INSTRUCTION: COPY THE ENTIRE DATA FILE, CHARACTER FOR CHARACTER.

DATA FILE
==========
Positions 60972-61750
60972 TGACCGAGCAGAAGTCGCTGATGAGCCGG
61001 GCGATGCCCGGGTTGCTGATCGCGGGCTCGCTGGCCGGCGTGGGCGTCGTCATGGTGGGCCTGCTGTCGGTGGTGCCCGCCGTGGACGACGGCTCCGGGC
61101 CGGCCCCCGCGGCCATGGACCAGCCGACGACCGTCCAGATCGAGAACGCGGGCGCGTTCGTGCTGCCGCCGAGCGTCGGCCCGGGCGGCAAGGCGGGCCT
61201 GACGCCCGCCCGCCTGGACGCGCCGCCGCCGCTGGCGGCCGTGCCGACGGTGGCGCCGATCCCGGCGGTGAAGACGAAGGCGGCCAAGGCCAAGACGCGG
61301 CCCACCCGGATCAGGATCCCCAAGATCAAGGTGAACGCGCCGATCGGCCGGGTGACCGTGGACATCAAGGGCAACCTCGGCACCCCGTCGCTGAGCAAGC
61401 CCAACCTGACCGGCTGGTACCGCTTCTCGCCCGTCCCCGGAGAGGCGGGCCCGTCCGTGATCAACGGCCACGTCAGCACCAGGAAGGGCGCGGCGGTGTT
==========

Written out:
Positions 60972-61750
60972 TGACCGAGCAGAAGTCGCTGATGAGCCGG
61001 GCGATGCCCGGGTTGCTGATCGCGGGCTCGCTGGCCGGCGTGGGCGTCGTCATGGTGGGCCTGCTGTCGGTGGTGCCCGCCGTGGACGACGGCTCCGGGC
61101 CGGCCCCCGCGGCCATGGACCAGCCGACGACCGTCCAGATCGAGAACGCGGGCGCGTTCGTGCTGCCGCCGAGCGTCGGCCCGGGCGGCAAGGCGGGCCT
61201 GACGCCCGCCCGCCTGGACGCGCCGCCGCCGCTGGCGGCCGTGCCGACGGTGGCGCCGATCCCGGCGGTGAAGACGAAGGCGGCCAAGGCCAAGACGCGG
61301 CCCACCCGGATCAGGATCCCCAAGATCAAGGTGAACGCGCCGATCGGCCGGGTGACCGTGGACATCAAGGGCAACCTCGGCACCCCGTCGCTGAGCAAGC
61401 CCAACCTGACCGGCTGGTACCGCTTCTCGCCCGTCCCCGGAGAGGCGGGCCCGTCCGTGATCAACGGCCACGTCAGCACCAGGAAGGGCGCGGCGGTGTT